The General Assembly is considering giving any county that maintains its own roads, and borders a major city, the ability to levy a meals tax. Henrico County meets that criteria.
“People will complain about what they’re paying. And may not buy as much,” says owner Wayne Moe.
Some county restaurant owners say an added tax may scare some customers away.
“Obviously, I don’t like that,” Al Coleman owner of Big Al’s in Henrico’s west end says, “It is going to hurt their pocketbook. They’re going to get their receipt and say this is higher than it used to be.”
Delegate Joe Morrissey who represents parts of Henrico says the tax will not be a great burden, but will benefit all who live there.
“I’m absolutely in favor of it. We’re not going to have to raise the real estate tax in Henrico County.
We’re not going to have to raise the real estate tax in Henrico County,” says Morrissey. “I have great faith and great confidence in the members of the Board of Supervisors in Henrico that they’re going to make the right decision.”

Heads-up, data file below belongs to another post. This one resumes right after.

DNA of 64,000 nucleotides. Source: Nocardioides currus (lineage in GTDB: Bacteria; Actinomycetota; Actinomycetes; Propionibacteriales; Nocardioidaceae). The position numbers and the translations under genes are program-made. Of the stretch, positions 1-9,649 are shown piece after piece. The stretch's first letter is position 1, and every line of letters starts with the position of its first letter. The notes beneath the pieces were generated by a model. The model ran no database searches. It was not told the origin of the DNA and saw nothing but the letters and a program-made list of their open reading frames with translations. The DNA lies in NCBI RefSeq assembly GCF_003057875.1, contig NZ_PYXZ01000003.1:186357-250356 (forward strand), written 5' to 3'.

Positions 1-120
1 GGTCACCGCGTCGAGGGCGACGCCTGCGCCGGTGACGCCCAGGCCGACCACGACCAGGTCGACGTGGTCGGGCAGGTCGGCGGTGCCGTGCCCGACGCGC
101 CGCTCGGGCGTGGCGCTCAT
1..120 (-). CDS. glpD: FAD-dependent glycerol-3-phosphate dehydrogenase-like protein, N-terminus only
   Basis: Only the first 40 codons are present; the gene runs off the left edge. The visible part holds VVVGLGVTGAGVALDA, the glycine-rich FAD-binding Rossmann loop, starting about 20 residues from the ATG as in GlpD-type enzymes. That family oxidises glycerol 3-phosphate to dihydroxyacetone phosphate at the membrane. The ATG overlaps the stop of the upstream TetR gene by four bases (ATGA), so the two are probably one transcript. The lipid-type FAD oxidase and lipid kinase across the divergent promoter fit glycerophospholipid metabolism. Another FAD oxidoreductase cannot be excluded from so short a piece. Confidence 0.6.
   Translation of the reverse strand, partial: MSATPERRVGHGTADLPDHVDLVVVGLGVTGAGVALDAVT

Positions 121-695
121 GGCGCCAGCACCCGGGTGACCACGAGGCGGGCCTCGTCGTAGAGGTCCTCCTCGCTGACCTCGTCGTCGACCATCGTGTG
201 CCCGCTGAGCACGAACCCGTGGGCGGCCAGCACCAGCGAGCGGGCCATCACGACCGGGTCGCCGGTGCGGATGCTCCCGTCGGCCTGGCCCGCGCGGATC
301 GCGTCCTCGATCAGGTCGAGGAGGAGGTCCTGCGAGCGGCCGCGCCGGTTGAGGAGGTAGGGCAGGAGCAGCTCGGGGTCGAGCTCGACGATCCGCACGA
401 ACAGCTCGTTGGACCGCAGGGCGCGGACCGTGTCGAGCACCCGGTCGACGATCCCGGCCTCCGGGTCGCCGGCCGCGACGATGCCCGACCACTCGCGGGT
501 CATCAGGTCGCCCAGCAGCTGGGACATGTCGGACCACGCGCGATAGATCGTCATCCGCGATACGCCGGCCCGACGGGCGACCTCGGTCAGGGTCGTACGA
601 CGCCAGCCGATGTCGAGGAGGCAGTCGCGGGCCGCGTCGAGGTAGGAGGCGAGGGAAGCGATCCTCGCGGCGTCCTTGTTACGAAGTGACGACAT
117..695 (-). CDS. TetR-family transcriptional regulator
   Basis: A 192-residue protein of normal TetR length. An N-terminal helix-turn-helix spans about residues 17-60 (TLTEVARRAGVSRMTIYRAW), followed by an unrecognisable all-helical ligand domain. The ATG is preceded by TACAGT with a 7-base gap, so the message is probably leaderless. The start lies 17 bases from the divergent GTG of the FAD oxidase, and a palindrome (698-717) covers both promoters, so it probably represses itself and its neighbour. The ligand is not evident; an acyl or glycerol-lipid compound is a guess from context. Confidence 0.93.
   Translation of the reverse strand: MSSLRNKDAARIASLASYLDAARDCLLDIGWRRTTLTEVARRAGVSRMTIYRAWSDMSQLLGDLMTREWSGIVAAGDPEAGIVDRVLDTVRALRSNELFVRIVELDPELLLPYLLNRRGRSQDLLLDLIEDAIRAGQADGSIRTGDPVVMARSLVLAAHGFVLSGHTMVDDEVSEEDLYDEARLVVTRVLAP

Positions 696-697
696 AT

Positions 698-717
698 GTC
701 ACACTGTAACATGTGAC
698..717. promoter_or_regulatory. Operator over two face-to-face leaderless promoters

Morrissey says that Henrico is one of only two counties in Virginia that maintains its own roads. The $18 to $20 million dollars generated by the meals tax will offset the cost.
The Henrico Meals Tax proposal is showing some signs of life here at the General Assembly. The Senate passed the bill 23 to 17 earlier this week. Members of the House of Delegates will have the opportunity to weigh in.
Critics say Henrico’s Board of Supervisors should leave any meals tax decisions to the voters in the form of a referendum. Similar referendums have failed in the past.
Back at Stuart’s Seafood both customer and owner alike are reeling over the proposed meals tax hike.
“I don’t know why you have to add a tax on everyone in the county. Poor people, rich people all at once,” store-owner Moe says.
Customers says this is one idea they want to throw back.
“Me and my family go out to eat quite often,” says customer Jason Simmons from Henrico. He’s worried that the meals tax could mean places like Al Stuart’s Seafood might not get the business.
“To know that you have an extra four or five percent on the end of your bill you might not buy that extra drink you,” he says. “You might not get that appetizer, you might tip less.”
He even said that he might stay home.